About

 
The hand plays an integral part of the work I make. The actions of forming an object come to resemble methods with which one can use to mold our surroundings as well as our bodies. A dialogue of class and access guides the objects I make. My works attempt to identify a conflict with success and how Patriarchal constructs and notions of success constrict social progress. How our male dominated work culture denies the right for women and minorities in society, the right to pursue a success granted to young white men. These objects investigate the ambiguities of cultural rituals and societal expectations of masculinity through sculptural artworks and installations. I am interested in questioning not only the public, but also the intimate spaces where masculinity is cultivated, such as the moment when a father ties a tie on the neck of his adolescent son. Repetition plays a key role in my work, it is both how I have learned to make and how I have practiced to be a man. Critiquing the result of that practice aids in identifying how a young white man is formed both by tradition and society, therefore this work identifies that ability to have access to economy and privilege. The image of the knot, therefore, becomes a central trope in this body of work. For myself, the knot represents these moments of solidification of manhood as a fixed identity that entails privilege, but at the same time presupposes a myriad of cultural values that silence vulnerability, desire, and subjectivity.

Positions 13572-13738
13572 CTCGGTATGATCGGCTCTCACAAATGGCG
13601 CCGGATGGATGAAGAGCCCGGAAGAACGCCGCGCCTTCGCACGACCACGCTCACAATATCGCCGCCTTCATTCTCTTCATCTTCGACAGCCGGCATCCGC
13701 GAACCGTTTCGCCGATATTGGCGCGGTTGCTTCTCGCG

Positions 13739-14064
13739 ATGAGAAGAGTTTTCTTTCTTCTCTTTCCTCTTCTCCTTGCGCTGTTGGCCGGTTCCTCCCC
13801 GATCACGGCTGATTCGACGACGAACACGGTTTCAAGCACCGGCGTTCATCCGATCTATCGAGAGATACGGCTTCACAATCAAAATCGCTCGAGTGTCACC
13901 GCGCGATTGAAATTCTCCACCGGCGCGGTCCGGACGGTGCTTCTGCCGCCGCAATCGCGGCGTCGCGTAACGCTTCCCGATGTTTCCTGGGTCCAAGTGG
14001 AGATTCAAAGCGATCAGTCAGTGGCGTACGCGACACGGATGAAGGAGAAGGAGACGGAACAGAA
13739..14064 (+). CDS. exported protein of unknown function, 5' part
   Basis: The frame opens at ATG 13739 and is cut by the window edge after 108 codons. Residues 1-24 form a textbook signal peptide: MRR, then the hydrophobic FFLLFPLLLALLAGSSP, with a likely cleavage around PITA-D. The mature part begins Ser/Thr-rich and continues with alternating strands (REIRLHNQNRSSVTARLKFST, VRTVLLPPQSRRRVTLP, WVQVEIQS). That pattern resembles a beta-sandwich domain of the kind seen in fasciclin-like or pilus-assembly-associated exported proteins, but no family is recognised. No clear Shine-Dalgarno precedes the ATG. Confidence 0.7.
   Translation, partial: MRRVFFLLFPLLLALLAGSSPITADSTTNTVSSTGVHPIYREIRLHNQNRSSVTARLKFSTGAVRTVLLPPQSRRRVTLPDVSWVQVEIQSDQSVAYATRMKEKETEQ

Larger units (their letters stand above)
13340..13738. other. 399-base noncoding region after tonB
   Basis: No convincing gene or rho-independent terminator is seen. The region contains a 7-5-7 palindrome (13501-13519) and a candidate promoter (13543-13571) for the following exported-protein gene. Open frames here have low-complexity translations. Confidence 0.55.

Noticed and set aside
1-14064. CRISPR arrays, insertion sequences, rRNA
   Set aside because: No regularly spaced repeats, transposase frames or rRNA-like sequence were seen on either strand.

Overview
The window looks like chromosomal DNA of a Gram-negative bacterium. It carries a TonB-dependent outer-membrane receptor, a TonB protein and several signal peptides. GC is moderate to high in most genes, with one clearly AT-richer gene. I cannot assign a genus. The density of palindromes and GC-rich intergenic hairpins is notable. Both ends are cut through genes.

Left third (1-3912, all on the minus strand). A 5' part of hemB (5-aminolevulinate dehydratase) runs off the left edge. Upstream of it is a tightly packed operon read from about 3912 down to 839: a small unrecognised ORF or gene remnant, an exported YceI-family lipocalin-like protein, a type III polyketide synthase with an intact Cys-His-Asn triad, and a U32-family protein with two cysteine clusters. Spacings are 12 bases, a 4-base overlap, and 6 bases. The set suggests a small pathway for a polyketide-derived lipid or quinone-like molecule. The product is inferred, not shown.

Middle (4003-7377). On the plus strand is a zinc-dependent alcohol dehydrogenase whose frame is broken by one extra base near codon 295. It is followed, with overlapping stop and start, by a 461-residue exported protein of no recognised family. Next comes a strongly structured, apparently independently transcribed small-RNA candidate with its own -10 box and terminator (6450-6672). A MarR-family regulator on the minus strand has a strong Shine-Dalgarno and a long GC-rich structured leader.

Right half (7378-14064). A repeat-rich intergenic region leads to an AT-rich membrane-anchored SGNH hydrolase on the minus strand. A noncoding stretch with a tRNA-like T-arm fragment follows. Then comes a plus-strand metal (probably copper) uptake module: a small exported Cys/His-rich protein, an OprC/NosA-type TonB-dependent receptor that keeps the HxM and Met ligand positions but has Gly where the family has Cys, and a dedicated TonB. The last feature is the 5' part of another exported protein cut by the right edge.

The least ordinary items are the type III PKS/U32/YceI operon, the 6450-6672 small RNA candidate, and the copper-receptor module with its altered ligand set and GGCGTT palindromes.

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Born in 1987 the son of glass artists Jack Schmidt and Shawn Messenger. Ian’s glass career has been fostered from a young age. Having grown up in Toledo, Ohio, home to the contemporary glass movement as well as industrial glass, both industry and art were present in his up bringing. The experience was something that he would later draw from when beginning to pursue glass as a career. "Observation is at times the best way to learn and helped me grow”. In 2006 Ian was admitted to the Rochester Institute of Technology's School for American Craftsmen, studying under Michael Rogers and Robin Cass he received his Bachelors of Fine Arts degree in 2010. A traditional crafts school, it was a place of wildly different experiences. As one could walk from one end of the campus to the other seeing construction of a military jet fighter to the other where craft students were taught foundational skills. 

After university he began to work for the Corning Museum of Glass as a demonstrating glass blower. For 4 years he worked in their outreach programs, traveling from the Mediterranean sea to Sydney, Australia. Working as a privately commissioned glass artist he has maintained a business working on creating custom designs. His work now has moved into a new direction as he begins to work on several new series of pieces based more closely on self portrait work and human form.